After making an exceedingly simple skirt, I have a feeling I’m probably going to be a little bit more novicey than I expected for a lot longer.  It takes a lot longer to do this stuff than I imagined (and I’m betting if I did it right, it would have taken me at least another hour. I sort of got a case of “fuck it, I want it done” syndrome toward the hemming stage).  I also see why people have entire rooms dedicated to sewing, because this stuff takes up a lot of SPACE. I’m used to being in an Alicia-sized spot with an 11″ laptop and a tea cup.

I will undoubtedly keep playing. I think I’m going to wait to do the flowy skirt for the same pattern until after I take the class, see if I get any nuggets of wisdom from there. (And maybe the right needle.)

Oh, anyway, here’s a doofy picture of me twirling around in the skirt I made. It stays up without me holding it, and everything!


Well. That was fun. I’m going back to writing.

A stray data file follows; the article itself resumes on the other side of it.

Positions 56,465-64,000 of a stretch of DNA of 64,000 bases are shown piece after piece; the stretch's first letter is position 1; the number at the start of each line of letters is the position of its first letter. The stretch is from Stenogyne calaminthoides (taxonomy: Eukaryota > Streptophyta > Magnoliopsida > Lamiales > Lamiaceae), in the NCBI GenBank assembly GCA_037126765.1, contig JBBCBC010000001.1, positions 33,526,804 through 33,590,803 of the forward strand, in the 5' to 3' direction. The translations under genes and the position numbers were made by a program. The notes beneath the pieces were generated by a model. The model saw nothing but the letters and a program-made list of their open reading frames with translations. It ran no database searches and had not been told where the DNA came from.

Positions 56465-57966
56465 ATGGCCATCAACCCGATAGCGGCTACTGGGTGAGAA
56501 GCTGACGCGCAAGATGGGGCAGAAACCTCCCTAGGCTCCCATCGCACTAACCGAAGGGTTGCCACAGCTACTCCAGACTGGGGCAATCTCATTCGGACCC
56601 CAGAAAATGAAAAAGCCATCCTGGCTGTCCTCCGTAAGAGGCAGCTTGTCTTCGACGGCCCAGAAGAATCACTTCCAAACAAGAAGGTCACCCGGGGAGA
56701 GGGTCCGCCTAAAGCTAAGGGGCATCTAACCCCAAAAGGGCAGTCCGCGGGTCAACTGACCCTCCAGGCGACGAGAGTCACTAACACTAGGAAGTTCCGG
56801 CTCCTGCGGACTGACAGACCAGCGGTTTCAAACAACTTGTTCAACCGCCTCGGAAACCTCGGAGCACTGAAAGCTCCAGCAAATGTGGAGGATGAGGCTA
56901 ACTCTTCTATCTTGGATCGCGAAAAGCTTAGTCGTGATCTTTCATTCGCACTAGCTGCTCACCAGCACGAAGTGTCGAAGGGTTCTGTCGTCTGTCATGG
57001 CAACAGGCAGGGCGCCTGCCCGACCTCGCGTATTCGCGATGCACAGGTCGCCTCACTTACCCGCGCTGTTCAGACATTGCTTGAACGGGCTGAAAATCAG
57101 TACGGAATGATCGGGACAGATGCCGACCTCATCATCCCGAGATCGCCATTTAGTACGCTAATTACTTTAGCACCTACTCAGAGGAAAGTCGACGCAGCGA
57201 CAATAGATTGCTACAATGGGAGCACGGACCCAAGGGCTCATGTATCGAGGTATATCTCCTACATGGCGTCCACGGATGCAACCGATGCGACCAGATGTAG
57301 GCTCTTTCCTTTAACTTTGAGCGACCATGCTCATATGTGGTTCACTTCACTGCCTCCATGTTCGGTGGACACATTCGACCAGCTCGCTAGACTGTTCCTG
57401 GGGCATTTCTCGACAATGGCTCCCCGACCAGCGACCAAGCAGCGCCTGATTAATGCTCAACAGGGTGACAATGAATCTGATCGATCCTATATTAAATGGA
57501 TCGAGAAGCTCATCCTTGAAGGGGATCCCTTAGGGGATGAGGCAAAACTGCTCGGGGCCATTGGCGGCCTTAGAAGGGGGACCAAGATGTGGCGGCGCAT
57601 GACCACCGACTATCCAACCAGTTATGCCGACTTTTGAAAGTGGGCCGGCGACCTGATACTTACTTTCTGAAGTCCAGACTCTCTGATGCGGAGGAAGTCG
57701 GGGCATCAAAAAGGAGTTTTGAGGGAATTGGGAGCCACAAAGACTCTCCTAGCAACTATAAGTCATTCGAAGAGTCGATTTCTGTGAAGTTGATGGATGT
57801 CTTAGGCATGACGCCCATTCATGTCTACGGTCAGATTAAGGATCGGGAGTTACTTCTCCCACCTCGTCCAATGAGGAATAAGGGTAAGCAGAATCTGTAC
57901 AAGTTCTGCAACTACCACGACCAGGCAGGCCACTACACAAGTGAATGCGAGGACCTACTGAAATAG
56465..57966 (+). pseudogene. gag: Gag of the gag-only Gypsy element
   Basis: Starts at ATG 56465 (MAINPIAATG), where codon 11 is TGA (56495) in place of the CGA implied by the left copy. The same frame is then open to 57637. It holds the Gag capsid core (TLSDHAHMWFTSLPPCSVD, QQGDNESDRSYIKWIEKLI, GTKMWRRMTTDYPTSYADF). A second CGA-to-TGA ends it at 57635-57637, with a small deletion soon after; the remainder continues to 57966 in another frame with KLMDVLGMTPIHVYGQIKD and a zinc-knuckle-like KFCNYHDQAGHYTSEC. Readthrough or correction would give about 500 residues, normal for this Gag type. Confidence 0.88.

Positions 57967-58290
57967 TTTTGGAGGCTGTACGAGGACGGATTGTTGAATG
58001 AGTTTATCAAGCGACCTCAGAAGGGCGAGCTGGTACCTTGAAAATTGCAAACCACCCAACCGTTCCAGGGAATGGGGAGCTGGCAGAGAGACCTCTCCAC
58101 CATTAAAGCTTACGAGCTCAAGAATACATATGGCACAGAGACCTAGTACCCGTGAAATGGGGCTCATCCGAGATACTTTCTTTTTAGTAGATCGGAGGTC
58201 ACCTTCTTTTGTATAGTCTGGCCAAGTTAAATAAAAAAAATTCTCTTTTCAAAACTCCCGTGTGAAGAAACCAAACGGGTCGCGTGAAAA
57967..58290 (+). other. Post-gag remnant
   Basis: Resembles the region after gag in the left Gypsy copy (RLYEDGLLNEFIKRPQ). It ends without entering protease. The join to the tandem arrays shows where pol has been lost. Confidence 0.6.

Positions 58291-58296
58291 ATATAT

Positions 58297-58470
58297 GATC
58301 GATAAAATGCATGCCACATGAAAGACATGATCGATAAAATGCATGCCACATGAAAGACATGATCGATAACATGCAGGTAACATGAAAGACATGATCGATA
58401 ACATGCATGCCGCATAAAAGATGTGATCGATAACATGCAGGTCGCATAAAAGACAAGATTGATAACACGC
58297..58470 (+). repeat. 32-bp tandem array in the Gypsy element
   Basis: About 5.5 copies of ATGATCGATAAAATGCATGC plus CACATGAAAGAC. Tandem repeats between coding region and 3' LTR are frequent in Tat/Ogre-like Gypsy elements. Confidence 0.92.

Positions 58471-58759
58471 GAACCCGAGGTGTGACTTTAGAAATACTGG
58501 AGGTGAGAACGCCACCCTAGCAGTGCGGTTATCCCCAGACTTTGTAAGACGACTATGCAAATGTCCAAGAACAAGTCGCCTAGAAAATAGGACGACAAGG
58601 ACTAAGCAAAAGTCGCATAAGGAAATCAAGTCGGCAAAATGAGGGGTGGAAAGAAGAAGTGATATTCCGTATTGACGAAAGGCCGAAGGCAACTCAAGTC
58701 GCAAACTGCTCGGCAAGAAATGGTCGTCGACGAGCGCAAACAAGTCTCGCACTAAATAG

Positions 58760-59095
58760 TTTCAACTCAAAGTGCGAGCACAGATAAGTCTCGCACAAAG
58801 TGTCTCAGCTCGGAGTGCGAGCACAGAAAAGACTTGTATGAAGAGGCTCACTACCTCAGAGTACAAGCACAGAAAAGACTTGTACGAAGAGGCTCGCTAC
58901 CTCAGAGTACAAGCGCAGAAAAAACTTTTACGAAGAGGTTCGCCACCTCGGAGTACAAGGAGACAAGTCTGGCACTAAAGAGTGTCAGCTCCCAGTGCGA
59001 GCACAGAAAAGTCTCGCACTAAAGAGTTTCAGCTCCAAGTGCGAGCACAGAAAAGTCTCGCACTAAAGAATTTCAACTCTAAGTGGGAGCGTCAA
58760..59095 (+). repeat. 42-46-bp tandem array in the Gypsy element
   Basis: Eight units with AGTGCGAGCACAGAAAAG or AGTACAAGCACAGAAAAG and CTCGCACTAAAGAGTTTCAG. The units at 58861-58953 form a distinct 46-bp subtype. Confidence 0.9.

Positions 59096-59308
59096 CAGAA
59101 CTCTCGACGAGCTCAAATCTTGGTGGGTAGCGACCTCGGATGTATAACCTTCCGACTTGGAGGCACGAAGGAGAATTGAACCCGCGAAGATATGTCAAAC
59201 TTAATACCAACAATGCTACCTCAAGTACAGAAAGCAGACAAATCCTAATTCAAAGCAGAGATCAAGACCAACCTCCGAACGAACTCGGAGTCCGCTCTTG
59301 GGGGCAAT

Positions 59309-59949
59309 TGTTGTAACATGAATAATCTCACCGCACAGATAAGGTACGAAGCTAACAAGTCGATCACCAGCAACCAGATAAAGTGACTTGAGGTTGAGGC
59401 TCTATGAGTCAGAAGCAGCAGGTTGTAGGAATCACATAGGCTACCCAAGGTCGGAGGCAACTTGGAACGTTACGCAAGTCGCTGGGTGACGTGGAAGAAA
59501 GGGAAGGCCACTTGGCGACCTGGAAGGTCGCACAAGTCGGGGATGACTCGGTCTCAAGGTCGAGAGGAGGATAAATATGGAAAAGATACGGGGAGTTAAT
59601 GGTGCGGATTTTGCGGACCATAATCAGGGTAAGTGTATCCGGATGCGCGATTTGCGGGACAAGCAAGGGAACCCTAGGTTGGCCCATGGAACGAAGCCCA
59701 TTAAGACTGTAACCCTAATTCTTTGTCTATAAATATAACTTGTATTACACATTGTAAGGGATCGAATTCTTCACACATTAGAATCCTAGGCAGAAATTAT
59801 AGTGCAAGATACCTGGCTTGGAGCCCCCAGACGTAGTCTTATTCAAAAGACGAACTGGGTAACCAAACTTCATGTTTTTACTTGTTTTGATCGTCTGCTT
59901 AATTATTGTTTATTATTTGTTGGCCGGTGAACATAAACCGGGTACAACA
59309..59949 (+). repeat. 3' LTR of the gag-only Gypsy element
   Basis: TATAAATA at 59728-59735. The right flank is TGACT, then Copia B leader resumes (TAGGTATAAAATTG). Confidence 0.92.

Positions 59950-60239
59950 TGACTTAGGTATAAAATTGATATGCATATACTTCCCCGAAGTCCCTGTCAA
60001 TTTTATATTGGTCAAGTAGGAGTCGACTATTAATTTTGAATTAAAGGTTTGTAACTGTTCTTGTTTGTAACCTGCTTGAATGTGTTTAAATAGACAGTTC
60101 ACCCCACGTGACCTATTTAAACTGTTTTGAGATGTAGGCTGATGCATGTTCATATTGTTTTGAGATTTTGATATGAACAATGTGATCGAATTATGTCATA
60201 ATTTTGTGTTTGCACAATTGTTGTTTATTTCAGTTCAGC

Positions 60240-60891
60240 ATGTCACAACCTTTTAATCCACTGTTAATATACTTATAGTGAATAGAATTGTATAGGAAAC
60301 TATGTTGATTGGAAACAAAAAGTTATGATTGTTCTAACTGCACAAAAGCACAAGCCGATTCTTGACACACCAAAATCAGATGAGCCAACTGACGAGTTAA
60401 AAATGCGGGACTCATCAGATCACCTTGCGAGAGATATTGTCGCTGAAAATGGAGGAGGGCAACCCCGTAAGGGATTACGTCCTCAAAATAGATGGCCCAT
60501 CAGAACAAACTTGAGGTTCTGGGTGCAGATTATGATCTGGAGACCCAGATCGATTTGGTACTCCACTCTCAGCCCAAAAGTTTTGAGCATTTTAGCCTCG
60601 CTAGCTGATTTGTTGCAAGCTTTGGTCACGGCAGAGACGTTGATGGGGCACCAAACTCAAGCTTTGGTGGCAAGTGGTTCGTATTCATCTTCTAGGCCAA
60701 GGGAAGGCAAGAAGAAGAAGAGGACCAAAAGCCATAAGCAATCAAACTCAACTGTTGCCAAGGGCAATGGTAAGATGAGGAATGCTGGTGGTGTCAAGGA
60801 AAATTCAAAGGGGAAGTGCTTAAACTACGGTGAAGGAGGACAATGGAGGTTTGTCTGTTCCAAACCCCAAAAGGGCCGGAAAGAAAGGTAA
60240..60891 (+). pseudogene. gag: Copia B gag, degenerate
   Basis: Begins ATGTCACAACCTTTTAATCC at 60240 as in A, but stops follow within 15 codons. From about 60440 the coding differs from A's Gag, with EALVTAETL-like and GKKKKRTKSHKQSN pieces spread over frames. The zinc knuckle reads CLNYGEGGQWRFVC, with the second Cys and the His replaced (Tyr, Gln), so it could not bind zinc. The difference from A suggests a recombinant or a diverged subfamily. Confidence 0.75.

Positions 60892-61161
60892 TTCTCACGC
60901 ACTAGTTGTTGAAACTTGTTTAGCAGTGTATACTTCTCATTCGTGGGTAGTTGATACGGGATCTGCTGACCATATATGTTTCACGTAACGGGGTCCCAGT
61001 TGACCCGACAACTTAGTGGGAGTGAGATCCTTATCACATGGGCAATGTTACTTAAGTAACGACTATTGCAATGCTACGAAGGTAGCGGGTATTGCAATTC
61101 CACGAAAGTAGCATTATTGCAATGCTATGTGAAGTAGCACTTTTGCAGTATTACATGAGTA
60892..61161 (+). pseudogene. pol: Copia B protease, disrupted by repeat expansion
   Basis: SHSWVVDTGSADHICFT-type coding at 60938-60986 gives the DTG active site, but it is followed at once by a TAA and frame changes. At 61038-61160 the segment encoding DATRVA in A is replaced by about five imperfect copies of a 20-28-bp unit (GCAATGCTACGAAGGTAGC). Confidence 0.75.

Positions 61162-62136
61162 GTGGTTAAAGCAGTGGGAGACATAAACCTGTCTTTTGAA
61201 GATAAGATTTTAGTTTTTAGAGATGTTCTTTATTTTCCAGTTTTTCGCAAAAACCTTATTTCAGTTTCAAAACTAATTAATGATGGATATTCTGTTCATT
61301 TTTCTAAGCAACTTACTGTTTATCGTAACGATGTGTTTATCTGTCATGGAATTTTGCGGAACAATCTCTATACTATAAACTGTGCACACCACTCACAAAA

6 thoughts on ““How Hard Can It Be?” (and Other Famous Last Words)

  1. You basically described me and every craft project I’ve ever attempted. I am also impatient and tend to eyeball things. Sometimes it works, sometimes not. This is why I deleted my pinterest account 🙂 Always interesting though!

  2. I’m with C–this could have been about me, too! I love crafts, but I’ve given up all the ones that involve being precise about measuring things. Now I make candles: melt some wax. Add things to it. Pretend to be a mad scientist. Pour it in a mold. Stick it in the freezer because you’re too impatient to wait for it to cool at room temperature. 🙂

  3. ah…there was a reason that they said you needed more fabric for the narrower width stuff. The flimsy pattern pieces just won’t fit. Next time get the extra if you are going with the 45″ and make a little tote bag or headband with the extra. Love you! I am proud that you are gaining a new skill!

  4. Pingback: Lookit What I Made! | A.K. Anderson | Science Fiction and Fantasy Author